Susan Parthemos

[ Age 77 ] Irvington restaurateur was known for her hospitality as well as for her kindness to people and animals.

She made front-page news after her car was stolen in 1982 with her German shepherd mix, Bunny, inside.

September 10, 2007|By Andrea F. Siegel | Andrea F. Siegel,Sun reporter

Susan "Suzie" Parthemos, who with her family owned a popular Irvington restaurant, died Friday of a heart ailment at St. Agnes Hospital. The Charlestown retirement community resident was 77.

She, her husband, James Parthemos, and her parents, Lillian and Sam Malas, opened Duffy's restaurant in 1954. Later, she and her husband took it over before selling it in 1999.

It was known for seafood dishes - she negotiated prices early in the morning with watermen - as well as large dinners at reasonable prices, a homemade green goddess dressing and a congenial atmosphere.

Regular customers were greeted with hugs, and families celebrated important events at Duffy's. Many customers knew the owners as well as each other, and some didn't hesitate to stop at a table to ask a physician for medical advice, to have a few quick words with a priest or to chat with Mrs. Parthemos, said former manager Jeannie Boyd-Warren of Baltimore.

"Even with customers, when one of the kids got married, there was a death, there was a baptism, we all went. Sometimes we closed the restaurant," she said.

Over the years, opera legend Beverly Sills ate at Duffy's when she performed in Baltimore, and Orioles players were spotted at its tables. Opera singer Spiro Malas, Mrs. Parthemos' brother, brought other New York opera stars to dine there, Ms. Boyd-Warren recalled.

"She was so charitable," the former manager said, noting that fundraisers for a variety of causes were held there, some to benefit local organizations, others to help people.

Priests and nuns affiliated with nearby St. Benedict Roman Catholic Church also ate at Duffy's, and Mrs. Parthemos helped the church feed the poor.

She took an interest in inner-city youths and provided scholarships for those who worked at her restaurant.

Her family said her generosity and compassion extended to nieces and nephews, people in need and animals.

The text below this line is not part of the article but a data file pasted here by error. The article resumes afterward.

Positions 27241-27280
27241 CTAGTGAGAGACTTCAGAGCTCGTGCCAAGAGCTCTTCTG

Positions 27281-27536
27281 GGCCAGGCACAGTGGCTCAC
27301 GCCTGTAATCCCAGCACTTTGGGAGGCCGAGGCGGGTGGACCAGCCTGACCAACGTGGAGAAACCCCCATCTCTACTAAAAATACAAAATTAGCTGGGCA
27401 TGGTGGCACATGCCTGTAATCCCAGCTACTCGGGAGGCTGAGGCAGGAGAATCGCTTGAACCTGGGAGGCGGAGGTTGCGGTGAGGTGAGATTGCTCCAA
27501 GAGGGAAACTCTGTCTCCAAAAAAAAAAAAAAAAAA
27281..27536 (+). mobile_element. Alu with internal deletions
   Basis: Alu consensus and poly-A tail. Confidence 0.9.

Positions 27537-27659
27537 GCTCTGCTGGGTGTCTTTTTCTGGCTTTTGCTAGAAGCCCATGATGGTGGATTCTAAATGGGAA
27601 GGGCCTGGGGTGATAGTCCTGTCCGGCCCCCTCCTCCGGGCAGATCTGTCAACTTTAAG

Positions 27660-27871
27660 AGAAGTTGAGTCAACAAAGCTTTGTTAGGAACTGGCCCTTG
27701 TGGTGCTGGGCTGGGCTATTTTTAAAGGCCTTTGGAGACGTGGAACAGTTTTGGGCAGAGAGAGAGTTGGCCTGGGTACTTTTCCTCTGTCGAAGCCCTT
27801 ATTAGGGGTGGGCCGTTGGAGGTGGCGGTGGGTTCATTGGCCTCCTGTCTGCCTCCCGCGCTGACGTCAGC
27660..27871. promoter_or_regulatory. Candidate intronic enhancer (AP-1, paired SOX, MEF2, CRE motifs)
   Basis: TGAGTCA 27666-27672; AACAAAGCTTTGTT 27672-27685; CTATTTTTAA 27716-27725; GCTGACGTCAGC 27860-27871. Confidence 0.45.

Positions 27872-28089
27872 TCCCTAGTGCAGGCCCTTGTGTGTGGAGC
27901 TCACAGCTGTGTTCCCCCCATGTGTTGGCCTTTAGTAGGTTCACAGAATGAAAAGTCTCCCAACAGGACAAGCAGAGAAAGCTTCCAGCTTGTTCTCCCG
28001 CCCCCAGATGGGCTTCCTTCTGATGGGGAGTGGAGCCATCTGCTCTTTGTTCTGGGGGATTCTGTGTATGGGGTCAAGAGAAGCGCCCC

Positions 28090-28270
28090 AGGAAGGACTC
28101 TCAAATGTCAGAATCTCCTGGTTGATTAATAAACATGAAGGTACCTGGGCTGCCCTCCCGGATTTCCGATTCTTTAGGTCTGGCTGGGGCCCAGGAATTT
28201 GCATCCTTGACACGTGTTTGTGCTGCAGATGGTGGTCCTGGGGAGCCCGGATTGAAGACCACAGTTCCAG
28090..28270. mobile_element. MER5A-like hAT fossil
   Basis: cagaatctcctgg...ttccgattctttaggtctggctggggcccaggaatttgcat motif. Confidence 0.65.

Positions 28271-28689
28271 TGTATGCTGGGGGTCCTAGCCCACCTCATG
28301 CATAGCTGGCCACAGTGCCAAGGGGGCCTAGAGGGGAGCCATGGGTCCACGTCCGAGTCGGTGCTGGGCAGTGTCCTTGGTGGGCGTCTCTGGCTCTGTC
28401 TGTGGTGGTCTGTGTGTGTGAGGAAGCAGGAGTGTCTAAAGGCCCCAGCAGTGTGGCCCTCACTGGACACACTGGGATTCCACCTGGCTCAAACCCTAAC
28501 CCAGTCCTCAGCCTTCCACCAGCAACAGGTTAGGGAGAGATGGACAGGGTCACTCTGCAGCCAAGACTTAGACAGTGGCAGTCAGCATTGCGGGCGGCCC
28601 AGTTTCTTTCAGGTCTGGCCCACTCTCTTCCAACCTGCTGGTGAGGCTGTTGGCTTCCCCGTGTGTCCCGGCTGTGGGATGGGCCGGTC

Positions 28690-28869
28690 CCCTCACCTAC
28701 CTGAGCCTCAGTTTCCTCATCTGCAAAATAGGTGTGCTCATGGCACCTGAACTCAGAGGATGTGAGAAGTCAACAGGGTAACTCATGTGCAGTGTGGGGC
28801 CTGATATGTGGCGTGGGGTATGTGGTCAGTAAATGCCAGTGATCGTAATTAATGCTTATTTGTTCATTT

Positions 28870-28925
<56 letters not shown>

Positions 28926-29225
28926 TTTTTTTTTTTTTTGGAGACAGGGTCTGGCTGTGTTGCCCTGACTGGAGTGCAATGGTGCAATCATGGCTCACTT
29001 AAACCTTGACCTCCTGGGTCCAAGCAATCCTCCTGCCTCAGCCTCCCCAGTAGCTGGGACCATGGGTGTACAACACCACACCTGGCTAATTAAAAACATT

She doted on her pets, took in homeless animals to nurse back to health, brought her dogs to nursing homes with Pets on Wheels and, as recently as last week, found a home for a cat.

She was the subject of front-page headlines after her car was stolen from an Ellicott City parking lot in October 1982 with her German shepherd mix, Bunny, inside. At the time, she described her 12-year-old pet to The Sun as "the whole world to me" - a dog that saved her from a would-be mugger and on which she lavished affection.

Her efforts to recover Bunny included placing advertisements in five newspapers, offering a $500 reward, contacting three psychics, handing out 1,000 fliers, taking hundreds of telephone calls and combing neighborhoods. She agreed not to press charges against a man who told her he took her car if he would tell her where his accomplice had the dog. Her brother Gus Malas traveled to Harpers Ferry, W.Va., and found Bunny.

She marked the return of the dog with a fundraiser for an animal rescue group.

Born Susan Malas in Baltimore, she was a 1949 graduate of Forest Park High School. She worked for Hutzler's department store in Baltimore, becoming a buyer in the men's department.

In 1952, she married James Parthemos. They lived above Duffy's and in 1972 moved to Ellicott City. Her husband died in 2005.

She was a member of St. Benedict Roman Catholic Church and of the Greek Orthodox Cathedral of the Annunciation in Baltimore.

She learned to play the piano as a child, and she traveled and sang with the Sweet Adelines.

A funeral will be held at 10:30 a.m. tomorrow at the Hubbard Funeral Home, 4107 Wilkens Ave.

In addition to brothers Gus Malas of Baltimore and Spiro Malas of New York City, survivors include a sister, Mary Malas Aiello of Baltimore.

andrea.siegel@baltsun.com

Baltimore Sun Articles
|
|
|
Please note the green-lined linked article text has been applied commercially without any involvement from our newsroom editors, reporters or any other editorial staff.